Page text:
A collection of necessary tangents, digressions, and distractions

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AMP, Foster, and Essbaum

If you don’t know the poetry and prose of Alan Michael Parker, the critical work and poetry of Brett Foster, or the poems and (forthcoming) fiction of Jill Alexander Essbaum, what’s wrong with you? They are each wonderful and quirky and smart. 

Also, and I’m lucky as hell here, they were each kind enough to read and endorse The Small Books of Bach. Here are the kind things they said:

"David Wright has apprenticed himself to the greatest of masters—with the humility of the student alert to the astonishments of point and counterpoint, our aesthetic antipodes. Were you worried, you may be at peace. Here, in these beautiful poems, in the poet’s haunted hands, Bach springs eternal."
—Alan Michael Parker, author of Love Song with Motor Vehicles

"From a ‘singed g-minor’ in wartime to a ‘Sestina for Bach’s Mama,’ Wright’s Bach is an imaginative creation suited to the revival tent and electric organ, feeling all along the ‘hum and rhythm’ present in the syncopated experiences of art and belief."
—Brett Foster, author of The Garbage Eater

"Here’s the deal with this book: it’s funnier than you think it is. And it’s sadder than it presents. And it’s far, far wiser than it sets out to be … Here is a book of private absolutions made public, settled ‘scores’ (there’s that Wrightian wryness again), and ultimately, an elegiac lyric congregated around loss and God. Don’t be fooled—this isn’t a book about Bach. It’s a book about the common crisis shared by every living, loving soul. It’s a book that sings longing’s awful song."
—Jill Alexander Essbaum, author of Heaven

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The willingness continually to revise one’s own location in order to place oneself in the path of beauty is the basic impulse of education. One submits oneself to other minds (teachers) in order to increase the chance that one will be looking in the right direction when a comet makes its sweep through a certain patch of sky.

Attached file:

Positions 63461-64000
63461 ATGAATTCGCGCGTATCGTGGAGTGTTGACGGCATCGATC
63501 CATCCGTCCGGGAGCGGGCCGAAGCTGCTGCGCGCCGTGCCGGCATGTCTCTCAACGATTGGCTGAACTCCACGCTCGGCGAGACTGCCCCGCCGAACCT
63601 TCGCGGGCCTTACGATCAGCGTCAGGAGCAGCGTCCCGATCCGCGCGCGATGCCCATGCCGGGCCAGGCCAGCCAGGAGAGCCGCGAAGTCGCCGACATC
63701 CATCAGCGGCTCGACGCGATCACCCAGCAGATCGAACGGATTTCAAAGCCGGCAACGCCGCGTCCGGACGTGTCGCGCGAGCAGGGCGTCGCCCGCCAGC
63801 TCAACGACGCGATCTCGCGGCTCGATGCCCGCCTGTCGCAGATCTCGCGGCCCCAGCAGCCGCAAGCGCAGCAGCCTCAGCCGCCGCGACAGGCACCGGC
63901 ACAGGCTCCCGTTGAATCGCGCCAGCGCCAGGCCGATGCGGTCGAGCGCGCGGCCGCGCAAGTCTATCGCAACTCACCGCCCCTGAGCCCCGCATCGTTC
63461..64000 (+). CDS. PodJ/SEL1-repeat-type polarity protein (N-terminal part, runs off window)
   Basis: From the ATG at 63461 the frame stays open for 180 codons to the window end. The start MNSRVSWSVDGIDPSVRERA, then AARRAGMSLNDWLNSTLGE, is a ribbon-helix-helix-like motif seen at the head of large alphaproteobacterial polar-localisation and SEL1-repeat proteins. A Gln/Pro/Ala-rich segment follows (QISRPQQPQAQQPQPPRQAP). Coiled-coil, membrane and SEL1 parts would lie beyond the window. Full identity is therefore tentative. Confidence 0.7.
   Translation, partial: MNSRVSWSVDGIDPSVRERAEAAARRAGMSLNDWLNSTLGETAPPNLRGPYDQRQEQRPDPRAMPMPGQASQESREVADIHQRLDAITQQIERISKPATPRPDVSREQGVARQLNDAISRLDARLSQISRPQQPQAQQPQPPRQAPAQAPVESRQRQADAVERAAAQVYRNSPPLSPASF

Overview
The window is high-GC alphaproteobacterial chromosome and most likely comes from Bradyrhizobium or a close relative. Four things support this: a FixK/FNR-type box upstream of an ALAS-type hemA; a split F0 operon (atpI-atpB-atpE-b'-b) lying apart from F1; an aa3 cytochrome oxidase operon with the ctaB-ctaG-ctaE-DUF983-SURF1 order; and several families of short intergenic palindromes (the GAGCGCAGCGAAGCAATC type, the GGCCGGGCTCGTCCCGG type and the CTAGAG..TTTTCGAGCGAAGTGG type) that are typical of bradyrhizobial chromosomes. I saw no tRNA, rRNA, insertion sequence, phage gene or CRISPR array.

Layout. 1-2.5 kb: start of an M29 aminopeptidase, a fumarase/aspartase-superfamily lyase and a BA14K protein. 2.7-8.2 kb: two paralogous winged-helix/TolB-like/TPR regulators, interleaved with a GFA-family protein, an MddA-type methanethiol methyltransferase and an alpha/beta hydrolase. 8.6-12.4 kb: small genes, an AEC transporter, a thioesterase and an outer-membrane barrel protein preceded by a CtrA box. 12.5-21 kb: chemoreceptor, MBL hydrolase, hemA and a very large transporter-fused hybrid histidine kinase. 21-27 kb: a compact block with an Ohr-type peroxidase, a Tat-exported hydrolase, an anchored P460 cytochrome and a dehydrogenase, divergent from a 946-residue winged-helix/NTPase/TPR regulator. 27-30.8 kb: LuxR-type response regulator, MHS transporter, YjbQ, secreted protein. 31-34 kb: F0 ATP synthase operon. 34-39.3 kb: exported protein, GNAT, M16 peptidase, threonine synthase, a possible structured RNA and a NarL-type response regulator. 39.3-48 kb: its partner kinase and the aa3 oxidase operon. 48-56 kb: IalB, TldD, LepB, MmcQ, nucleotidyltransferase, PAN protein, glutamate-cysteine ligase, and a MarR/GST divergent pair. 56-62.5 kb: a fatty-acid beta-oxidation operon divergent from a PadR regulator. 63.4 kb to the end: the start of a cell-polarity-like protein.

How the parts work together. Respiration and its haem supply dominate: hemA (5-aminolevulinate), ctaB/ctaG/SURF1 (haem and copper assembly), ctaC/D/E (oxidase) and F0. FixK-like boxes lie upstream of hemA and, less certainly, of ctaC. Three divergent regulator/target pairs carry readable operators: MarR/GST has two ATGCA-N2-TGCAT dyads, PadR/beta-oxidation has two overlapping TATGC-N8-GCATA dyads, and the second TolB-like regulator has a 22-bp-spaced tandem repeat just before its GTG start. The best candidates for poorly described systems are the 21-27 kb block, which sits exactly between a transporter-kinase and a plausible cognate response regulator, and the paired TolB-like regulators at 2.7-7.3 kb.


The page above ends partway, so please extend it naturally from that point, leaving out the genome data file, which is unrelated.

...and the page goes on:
Elaine Scarry, from On Beauty and Being Just

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The Re-birth of High School English


My college students dread writing and reading. It’s time to re-think the way we teach.


*photo credit: Susan Sermoneta, Flickr Creative Commons*

One of the earliest assignments in my first-year seminar is a reading and writing autobiography. Basically, I want my students to tell me who…

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David Wright on Terrance Hayes’s “When the Neighbors Fight”

Here is desire and the possibility of intimacy (more tentative, perhaps, in similes rather than metaphors); this is the urge towards connection in spite of the evidence of abuse and the risk of pain and regret.  Is the risk of the “Mouth on the nipple / Above my heart” worth taking? How can you know until you open and enter the vulnerable door? 

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Maundy Thursday, On the Run

An old poem from a book that’s now, yikes, 11 years old. Still, closest thing we Mennonites have to a sacrament is foot washing.

Maundy Thursday, On the Run

"You also ought to wash one another’s feet."
—John 13:14

To find a body willing is hard. In the mall, I asked old women, young men, a few clerks—could I please wash your feet? I held out a brand new bar of soap and a full blue plastic basin. The pink towel on my shoulder was clean.

And as you might expect, some folks dismissed this as a ploy. A wide man wearing green suggested I kiss his wide ass instead. His leather work boots squeaked against the tile as we each declined the other’s gesture.

It was a revelation just how many claimed their feet were plenty clean: tiny women in gossamer shoes; boys in sleek white Nikes; a cop’s polished black oxfords shone.

By the time I found someone, the water had grown cold. Yet he only winced a bit at the initial dip of his heel. Callused skin on the balls of his feet and a sharp nail on his big toe kept him from being a stranger. After dabbing dry his skin, I handed him his socks. He knotted up his laces. He asked was it my turn now? But by then I had to run.